Kuwaiti ‘refugee’ dogs looking for adoption in U.S.

View more news videos at: http://www.nbcwashington.com/video.   Kuwait’s only animal shelter burned down in a March fire caused by an electrical surge. Forty animals perished, but 60 dogs survived. Forty of the survivors found foster homes in Kuwait, but 20 are now here in the United States at the Washington Animal Rescue League (WARL). Who ...

Washington Animal Rescue League
Washington Animal Rescue League
Washington Animal Rescue League

View more news videos at: http://www.nbcwashington.com/video.

 

Kuwait's only animal shelter burned down in a March fire caused by an electrical surge. Forty animals perished, but 60 dogs survived. Forty of the survivors found foster homes in Kuwait, but 20 are now here in the United States at the Washington Animal Rescue League (WARL). Who knew it, but international animal rescues do happen. The Animal Friends League of Kuwait contacted Humane Society International, and now the dogs are in the USA. All are healthy, and several are now ready for adoption, according to a brief in the Washington Post yesterday. Eight are apparently "desert dogs" indigenous to Kuwait that have short coats and big ears.

View more news videos at: http://www.nbcwashington.com/video.

 

Kuwait’s only animal shelter burned down in a March fire caused by an electrical surge. Forty animals perished, but 60 dogs survived. Forty of the survivors found foster homes in Kuwait, but 20 are now here in the United States at the Washington Animal Rescue League (WARL). Who knew it, but international animal rescues do happen. The Animal Friends League of Kuwait contacted Humane Society International, and now the dogs are in the USA. All are healthy, and several are now ready for adoption, according to a brief in the Washington Post yesterday. Eight are apparently “desert dogs” indigenous to Kuwait that have short coats and big ears.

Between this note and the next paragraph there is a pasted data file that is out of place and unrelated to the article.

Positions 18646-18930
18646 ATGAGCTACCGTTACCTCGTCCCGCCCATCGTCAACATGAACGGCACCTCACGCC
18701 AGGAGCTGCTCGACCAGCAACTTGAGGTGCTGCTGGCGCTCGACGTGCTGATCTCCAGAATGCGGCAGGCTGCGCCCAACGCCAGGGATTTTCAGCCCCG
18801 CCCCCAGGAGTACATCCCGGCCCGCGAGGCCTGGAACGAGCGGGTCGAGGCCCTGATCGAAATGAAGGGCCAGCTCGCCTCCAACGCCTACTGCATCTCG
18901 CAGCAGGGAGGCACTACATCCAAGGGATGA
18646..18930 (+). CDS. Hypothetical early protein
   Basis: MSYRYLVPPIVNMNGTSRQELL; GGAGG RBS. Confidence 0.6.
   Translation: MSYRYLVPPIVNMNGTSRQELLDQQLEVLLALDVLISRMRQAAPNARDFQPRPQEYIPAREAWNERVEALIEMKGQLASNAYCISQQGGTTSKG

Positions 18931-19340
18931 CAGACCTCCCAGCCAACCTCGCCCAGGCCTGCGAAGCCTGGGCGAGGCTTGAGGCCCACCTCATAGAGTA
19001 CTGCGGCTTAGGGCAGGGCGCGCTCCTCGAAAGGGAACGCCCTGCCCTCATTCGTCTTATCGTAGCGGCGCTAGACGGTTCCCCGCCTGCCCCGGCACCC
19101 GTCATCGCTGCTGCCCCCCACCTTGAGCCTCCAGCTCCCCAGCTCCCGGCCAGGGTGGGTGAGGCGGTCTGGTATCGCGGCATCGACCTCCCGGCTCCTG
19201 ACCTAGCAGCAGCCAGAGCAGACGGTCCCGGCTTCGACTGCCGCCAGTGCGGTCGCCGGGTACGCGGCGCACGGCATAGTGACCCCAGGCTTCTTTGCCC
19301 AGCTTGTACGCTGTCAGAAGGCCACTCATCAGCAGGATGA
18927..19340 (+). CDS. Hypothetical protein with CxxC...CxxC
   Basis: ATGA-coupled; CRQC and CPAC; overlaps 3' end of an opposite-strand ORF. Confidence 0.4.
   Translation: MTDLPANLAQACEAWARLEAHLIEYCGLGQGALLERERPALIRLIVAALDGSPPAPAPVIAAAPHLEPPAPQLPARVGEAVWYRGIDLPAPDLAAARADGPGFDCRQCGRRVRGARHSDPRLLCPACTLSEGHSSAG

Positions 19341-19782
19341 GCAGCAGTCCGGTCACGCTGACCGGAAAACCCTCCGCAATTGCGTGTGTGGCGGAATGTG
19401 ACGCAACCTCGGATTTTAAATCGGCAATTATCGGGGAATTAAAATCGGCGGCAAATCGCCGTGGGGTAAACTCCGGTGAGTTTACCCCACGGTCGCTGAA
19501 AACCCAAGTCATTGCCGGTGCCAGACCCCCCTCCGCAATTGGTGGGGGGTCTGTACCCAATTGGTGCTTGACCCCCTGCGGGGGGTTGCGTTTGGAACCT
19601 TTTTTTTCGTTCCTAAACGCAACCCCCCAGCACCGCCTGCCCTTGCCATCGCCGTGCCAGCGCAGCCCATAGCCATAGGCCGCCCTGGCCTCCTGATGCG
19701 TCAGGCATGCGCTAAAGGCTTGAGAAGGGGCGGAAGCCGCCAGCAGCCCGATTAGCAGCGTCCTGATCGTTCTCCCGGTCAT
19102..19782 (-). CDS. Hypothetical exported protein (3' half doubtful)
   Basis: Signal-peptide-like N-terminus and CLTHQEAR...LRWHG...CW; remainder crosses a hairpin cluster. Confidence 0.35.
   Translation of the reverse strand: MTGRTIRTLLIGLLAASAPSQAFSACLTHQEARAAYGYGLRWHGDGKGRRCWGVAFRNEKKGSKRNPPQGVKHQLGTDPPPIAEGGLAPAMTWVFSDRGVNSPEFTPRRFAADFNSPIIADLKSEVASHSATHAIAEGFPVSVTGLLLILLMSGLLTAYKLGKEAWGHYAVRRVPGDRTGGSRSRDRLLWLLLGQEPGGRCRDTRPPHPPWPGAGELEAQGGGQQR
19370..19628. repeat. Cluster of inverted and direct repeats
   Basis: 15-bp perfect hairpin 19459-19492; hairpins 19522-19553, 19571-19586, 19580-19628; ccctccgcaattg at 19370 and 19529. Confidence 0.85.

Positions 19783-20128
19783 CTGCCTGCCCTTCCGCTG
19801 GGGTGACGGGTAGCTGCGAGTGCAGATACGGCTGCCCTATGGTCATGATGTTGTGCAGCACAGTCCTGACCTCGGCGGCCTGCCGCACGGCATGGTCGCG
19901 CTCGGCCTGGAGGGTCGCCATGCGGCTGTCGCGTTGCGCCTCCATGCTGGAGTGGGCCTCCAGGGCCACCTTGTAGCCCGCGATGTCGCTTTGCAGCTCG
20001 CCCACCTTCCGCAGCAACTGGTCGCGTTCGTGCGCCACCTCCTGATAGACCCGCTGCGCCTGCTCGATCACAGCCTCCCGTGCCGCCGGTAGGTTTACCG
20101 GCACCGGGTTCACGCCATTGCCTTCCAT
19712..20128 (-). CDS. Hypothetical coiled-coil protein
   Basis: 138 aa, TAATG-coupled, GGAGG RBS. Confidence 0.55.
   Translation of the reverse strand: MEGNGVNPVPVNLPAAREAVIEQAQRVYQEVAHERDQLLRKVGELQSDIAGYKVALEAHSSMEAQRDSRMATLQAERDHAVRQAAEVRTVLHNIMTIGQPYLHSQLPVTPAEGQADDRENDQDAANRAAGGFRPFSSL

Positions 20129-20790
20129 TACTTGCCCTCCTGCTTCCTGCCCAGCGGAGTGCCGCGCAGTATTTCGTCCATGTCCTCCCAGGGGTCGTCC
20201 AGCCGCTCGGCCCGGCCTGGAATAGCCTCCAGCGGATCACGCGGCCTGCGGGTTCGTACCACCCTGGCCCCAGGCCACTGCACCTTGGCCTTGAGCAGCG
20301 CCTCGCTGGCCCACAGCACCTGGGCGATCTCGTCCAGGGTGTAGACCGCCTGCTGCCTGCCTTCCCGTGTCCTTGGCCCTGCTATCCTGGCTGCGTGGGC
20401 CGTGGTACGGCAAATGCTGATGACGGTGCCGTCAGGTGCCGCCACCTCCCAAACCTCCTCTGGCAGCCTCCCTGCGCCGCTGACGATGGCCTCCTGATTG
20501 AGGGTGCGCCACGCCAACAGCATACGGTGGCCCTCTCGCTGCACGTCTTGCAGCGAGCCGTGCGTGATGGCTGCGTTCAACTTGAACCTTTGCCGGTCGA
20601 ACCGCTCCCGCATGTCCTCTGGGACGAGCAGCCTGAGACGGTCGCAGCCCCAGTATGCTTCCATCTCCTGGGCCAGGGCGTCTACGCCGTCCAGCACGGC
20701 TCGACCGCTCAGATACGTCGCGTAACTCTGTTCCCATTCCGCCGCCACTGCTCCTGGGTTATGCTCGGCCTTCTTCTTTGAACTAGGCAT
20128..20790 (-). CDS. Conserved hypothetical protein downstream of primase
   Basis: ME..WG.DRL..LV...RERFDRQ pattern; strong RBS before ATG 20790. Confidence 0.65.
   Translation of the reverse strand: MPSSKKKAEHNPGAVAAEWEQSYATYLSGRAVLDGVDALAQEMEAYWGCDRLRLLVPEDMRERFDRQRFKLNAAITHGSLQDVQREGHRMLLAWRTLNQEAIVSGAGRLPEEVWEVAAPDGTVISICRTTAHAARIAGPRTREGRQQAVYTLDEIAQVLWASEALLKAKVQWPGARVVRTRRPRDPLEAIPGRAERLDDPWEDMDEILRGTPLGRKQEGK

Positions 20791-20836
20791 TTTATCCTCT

Anyone want to give a Kuwaiti dog a home?

(Yes, this post doesn’t relate to Secretary Clinton, but I couldn’t resist putting it up.)

Preeti Aroon was copy chief at Foreign Policy from 2009 to 2016 and was an FP assistant editor from 2007 to 2009. Twitter: @pjaroonFP

More from Foreign Policy

A worker cuts the nose off the last Ukraine's Tupolev-22M3, the Soviet-made strategic aircraft able to carry nuclear weapons at a military base in Poltava, Ukraine on Jan. 27, 2006. A total of 60 aircraft were destroyed  according to the USA-Ukrainian disarmament agreement.
A worker cuts the nose off the last Ukraine's Tupolev-22M3, the Soviet-made strategic aircraft able to carry nuclear weapons at a military base in Poltava, Ukraine on Jan. 27, 2006. A total of 60 aircraft were destroyed according to the USA-Ukrainian disarmament agreement.

Why Do People Hate Realism So Much?

The school of thought doesn’t explain everything—but its proponents foresaw the potential for conflict over Ukraine long before it erupted.

Employees watch a cargo ship at a port in China, which is experiencing an economic downturn.
Employees watch a cargo ship at a port in China, which is experiencing an economic downturn.

China’s Crisis of Confidence

What if, instead of being a competitor, China can no longer afford to compete at all?

Federal Reserve Chair Jerome Powell testifies in the U.S. Senate in Washington on Sept. 24, 2020.
Federal Reserve Chair Jerome Powell testifies in the U.S. Senate in Washington on Sept. 24, 2020.

Why This Global Economic Crisis Is Different

This is the first time since World War II that there may be no cooperative way out.

Chinese President Xi Jinping (left) and Premier Li Keqiang applaud at the closing session of the National People's Congress at the Great Hall of the People in Beijing on March 11.
Chinese President Xi Jinping (left) and Premier Li Keqiang applaud at the closing session of the National People's Congress at the Great Hall of the People in Beijing on March 11.

China Is Hardening Itself for Economic War

Beijing is trying to close economic vulnerabilities out of fear of U.S. containment.